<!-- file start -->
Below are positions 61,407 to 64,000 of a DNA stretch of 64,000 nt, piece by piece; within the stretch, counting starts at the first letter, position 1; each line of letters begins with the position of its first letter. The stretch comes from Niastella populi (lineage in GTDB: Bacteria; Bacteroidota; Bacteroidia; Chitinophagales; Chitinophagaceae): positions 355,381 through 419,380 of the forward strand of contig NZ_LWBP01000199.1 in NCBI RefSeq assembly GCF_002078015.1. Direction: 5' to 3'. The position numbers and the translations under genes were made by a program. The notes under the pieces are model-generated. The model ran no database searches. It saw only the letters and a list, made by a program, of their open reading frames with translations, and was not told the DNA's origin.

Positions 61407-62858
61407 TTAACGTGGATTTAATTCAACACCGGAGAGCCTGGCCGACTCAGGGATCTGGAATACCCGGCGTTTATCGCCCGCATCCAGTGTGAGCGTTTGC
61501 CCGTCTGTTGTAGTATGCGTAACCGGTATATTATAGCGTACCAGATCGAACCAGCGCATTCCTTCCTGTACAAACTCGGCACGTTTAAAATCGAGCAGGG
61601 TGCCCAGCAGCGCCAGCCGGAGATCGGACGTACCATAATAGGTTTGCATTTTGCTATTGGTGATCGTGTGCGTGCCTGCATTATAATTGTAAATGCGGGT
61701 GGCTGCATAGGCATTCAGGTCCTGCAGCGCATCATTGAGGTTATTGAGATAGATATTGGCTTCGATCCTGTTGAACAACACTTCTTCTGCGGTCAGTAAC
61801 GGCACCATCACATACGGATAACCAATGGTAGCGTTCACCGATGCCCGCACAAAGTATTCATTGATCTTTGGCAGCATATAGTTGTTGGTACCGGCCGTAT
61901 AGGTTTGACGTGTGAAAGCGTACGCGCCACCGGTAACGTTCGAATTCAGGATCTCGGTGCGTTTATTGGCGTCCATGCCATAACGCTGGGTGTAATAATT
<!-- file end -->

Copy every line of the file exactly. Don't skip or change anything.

Below are positions 61,407 to 64,000 of a DNA stretch of 64,000 nt, piece by piece; within the stretch, counting starts at the first letter, position 1; each line of letters begins with the position of its first letter. The stretch comes from Niastella populi (lineage in GTDB: Bacteria; Bacteroidota; Bacteroidia; Chitinophagales; Chitinophagaceae): positions 355,381 through 419,380 of the forward strand of contig NZ_LWBP01000199.1 in NCBI RefSeq assembly GCF_002078015.1. Direction: 5' to 3'. The position numbers and the translations under genes were made by a program. The notes under the pieces are model-generated. The model ran no database searches. It saw only the letters and a list, made by a program, of their open reading frames with translations, and was not told the DNA's origin.

Positions 61407-62858
61407 TTAACGTGGATTTAATTCAACACCGGAGAGCCTGGCCGACTCAGGGATCTGGAATACCCGGCGTTTATCGCCCGCATCCAGTGTGAGCGTTTGC
61501 CCGTCTGTTGTAGTATGCGTAACCGGTATATTATAGCGTACCAGATCGAACCAGCGCATTCCTTCCTGTACAAACTCGGCACGTTTAAAATCGAGCAGGG
61601 TGCCCAGCAGCGCCAGCCGGAGATCGGACGTACCATAATAGGTTTGCATTTTGCTATTGGTGATCGTGTGCGTGCCTGCATTATAATTGTAAATGCGGGT
61701 GGCTGCATAGGCATTCAGGTCCTGCAGCGCATCATTGAGGTTATTGAGATAGATATTGGCTTCGATCCTGTTGAACAACACTTCTTCTGCGGTCAGTAAC
61801 GGCACCATCACATACGGATAACCAATGGTAGCGTTCACCGATGCCCGCACAAAGTATTCATTGATCTTTGGCAGCATATAGTTGTTGGTACCGGCCGTAT
61901 AGGTTTGACGTGTGAAAGCGTACGCGCCACCGGTAACGTTCGAATTCAGGATCTCGGTGCGTTTATTGGCGTCCATGCCATAACGCTGGGTGTAATAATT